New York, Aug. 23: The Securities and Exchange Commission is looking into AOLís complex swapping transactions with Qwest Communications International and WorldCom, people involved in the investigation said.
Edward Adler, a spokesman for AOL Time Warner, declined to comment on its deals with the two companies, which are under separate investigations by the SEC. But an executive with knowledge of an internal accounting inquiry at AOL Time Warner said that the company was closely re-examining AOLís deals with both companies. AOL Time Warnerís investigation had already identified its transactions with WorldCom as a possible source of overstated revenue, this person said.
AOL Time Warner previously disclosed that it may have improperly booked about $ 49 million from three transactions as advertising and commerce revenue from third parties, and WorldCom was involved in one of the three transactions. That the deal with WorldCom contributed to the questionable $ 49 million was reported Thursday in The Washington Post.
The $ 49 million is a tiny portion of the AOLís revenue during the last six quarters, and no clear evidence has yet emerged that AOL significantly overstated its revenue or violated accounting rules. But AOL Time Warner is continuing to review its own accounting in addition to the SEC investigation.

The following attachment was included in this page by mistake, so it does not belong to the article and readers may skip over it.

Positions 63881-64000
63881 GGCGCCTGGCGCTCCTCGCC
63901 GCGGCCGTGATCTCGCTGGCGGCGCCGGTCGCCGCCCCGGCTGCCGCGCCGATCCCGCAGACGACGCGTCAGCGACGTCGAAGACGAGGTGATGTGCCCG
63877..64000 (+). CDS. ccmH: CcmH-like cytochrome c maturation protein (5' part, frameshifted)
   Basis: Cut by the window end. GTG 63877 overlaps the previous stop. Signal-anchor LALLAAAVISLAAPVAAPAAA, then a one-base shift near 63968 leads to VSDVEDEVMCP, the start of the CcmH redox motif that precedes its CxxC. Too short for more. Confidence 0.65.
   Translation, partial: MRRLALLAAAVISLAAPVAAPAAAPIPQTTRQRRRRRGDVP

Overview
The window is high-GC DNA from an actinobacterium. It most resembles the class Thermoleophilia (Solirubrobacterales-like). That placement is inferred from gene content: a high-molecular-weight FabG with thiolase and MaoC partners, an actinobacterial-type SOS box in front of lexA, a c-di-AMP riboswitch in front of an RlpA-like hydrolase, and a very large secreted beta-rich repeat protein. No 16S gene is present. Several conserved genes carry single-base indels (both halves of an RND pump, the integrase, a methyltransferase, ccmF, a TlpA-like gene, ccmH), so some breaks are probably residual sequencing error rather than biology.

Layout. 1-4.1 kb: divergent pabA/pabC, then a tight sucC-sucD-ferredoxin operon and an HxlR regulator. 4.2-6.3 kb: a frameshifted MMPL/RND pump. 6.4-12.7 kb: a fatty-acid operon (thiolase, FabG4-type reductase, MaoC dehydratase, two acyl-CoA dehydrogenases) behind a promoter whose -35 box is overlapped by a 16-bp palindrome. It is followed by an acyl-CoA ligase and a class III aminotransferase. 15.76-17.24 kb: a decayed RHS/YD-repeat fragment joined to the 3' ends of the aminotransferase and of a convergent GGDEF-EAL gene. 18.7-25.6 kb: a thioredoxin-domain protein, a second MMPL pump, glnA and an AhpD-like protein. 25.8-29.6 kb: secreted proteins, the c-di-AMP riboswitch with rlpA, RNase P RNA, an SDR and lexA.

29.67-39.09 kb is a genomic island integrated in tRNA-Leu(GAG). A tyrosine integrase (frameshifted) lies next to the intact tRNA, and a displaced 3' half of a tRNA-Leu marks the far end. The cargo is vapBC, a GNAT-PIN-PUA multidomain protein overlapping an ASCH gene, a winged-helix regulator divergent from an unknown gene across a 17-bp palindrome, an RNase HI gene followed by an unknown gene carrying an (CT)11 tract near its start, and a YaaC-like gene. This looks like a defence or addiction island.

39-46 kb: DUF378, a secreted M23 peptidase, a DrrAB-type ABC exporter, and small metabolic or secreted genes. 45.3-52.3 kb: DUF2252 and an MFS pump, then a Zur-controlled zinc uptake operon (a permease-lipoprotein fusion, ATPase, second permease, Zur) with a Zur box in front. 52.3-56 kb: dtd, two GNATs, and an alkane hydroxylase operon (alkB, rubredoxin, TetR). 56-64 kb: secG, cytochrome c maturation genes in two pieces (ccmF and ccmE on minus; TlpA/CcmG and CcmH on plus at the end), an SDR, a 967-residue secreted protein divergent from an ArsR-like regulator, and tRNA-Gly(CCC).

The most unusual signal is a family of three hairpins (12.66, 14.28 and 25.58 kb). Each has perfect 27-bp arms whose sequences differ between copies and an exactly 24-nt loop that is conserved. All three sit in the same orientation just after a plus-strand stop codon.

Particularly significant may be the review of the period before June 2000, when shareholders approved AOLís acquisition of Time Warner. Investors are eager to know whether AOL had exaggerated its growth prospects and misled Time Warner board members. This would make the company more vulnerable in class action suits.
AOLís revenue plummeted after its acquisition of Time Warner closed in January 2001, dragging the combined companyís share price down more than 70 per cent. The period before the acquisition also preceded the period of financial reports that AOL Time Warnerís top executives were recently required to certify to the SEC, leading to disclosure of the $ 49 million.
AOL Time Warner executives said that SEC investigators are looking into many, if not all, of AOLís major transactions during the last few years, some of which may have inflated its revenue.